One of the most characteristic trades of Mexico City during the 20th century was, without a doubt, the camotero. And although today we can still hear that particular whistle that, like a steam engine, announces the sweet potatoes when passing through some streets of the city. The truth is that it is less and less frequent to find them.
In addition to purple-skinned sweet potatoes and white flesh, sweet potato drivers also often offer baked ripe bananas. This traditional dessert is usually served cooked and hot, accompanied by condensed milk, cinnamon and sugar. Camoteros walk the streets generally in the afternoon and at night.
The popularity of this trade has decreased significantly, most of the camoteros that we find today, learned the trade from their father, or from a relative, but many did not continue with the tradition. This is because traditional desserts lost ground to the wide variety of snacks, desserts and fast food that we can find today.
Check this out: “Traveling photographer, witness of the past”
The little car
In addition to the sound, what most distinguishes the camoteros is their particular cart. The cylindrical vehicle weighs between 100 and 300 kilograms, and although it is normal now to find small cars with 50-liter drums, the average of years ago was 200 liters. Its cost ranges between 8 and 12 thousand pesos.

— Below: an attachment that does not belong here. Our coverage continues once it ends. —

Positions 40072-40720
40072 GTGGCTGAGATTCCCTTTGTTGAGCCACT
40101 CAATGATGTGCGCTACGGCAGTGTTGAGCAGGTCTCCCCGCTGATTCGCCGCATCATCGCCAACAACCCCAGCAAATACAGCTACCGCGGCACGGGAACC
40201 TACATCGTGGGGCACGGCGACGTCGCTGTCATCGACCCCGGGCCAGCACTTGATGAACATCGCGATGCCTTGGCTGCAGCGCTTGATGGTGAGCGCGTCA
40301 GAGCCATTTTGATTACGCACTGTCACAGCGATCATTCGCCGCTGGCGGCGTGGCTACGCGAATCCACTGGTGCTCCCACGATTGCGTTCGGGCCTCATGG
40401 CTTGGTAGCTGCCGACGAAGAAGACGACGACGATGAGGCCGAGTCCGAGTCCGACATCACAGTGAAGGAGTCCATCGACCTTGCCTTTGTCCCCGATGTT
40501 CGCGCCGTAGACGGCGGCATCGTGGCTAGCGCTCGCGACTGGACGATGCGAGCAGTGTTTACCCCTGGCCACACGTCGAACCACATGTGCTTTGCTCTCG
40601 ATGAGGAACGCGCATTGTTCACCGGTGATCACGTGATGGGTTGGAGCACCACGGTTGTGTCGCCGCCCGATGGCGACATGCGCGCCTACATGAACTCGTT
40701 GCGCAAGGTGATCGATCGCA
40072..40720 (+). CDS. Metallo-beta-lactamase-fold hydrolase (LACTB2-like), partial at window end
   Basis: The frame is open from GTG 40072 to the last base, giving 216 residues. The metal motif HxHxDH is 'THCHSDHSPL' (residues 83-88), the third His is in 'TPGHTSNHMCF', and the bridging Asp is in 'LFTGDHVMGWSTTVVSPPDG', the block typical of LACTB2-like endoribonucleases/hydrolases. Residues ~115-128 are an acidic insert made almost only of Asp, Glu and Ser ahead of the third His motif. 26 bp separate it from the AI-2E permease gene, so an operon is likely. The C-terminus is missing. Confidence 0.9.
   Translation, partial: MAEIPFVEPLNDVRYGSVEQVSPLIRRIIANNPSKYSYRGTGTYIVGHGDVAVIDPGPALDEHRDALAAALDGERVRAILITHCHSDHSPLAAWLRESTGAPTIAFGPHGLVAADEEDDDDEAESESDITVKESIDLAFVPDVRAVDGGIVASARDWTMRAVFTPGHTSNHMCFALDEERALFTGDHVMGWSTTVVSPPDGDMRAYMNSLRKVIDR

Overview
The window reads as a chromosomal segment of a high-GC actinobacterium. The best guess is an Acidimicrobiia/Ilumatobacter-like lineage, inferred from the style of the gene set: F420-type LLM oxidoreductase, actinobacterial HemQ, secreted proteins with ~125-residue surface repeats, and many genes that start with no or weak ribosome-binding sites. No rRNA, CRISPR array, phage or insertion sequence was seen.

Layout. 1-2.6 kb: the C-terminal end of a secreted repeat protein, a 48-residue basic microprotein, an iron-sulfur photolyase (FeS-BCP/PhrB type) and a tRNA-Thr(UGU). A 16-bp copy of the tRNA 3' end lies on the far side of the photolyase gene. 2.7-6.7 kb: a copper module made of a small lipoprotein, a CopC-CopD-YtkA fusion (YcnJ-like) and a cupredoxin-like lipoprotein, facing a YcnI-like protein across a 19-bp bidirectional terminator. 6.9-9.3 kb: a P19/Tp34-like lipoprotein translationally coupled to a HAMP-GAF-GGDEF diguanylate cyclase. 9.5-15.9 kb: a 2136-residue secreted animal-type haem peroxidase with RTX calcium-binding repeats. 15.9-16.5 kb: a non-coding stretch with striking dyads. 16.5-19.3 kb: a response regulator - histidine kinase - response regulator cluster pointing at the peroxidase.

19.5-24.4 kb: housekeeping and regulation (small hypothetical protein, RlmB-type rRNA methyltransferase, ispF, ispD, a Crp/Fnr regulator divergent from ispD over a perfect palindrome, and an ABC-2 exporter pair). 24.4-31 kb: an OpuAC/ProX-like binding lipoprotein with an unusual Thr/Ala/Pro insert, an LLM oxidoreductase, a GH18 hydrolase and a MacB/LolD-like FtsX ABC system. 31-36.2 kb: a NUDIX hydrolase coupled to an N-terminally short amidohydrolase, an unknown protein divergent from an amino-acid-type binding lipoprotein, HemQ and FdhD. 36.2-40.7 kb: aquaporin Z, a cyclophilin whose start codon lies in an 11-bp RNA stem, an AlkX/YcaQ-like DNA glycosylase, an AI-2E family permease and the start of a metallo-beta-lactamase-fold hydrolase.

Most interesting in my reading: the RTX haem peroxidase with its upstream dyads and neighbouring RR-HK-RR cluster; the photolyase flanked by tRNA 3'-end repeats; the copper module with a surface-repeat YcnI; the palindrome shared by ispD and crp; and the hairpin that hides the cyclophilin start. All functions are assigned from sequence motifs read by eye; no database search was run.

They are made of galvanized sheet and use three wheels to get around. In addition to two small front wheels for stability and a rear one to control your mobility. At the front of the vehicle, a thick tube stands tall. Also known as a chimney, whose function is to exhaust smoke to prevent the product from smoking.
Surely you will wonder what up with the whistle, it is worth mentioning that not all sweet potato cars have this peculiar device integrated. The particular sound is produced through an escape of pressurized water vapor. It consists of a water tank placed on top of the vehicle that supports a vertical tube that has a stopcock. This allows the chauffeur to release steam under pressure and announce his arrival.
Camotero, trade in danger of extinction
Although there are towns like San Lorenzo Malacota, in the State of Mexico, where a large part of the adult men are camotero. Today it is considered a trade in danger of extinction. But the picturesqueness of this work has given us and continues to give much life to the streets of our country. If you pay attention, you may still be able to hear the melancholic whistle of the chauffeur.
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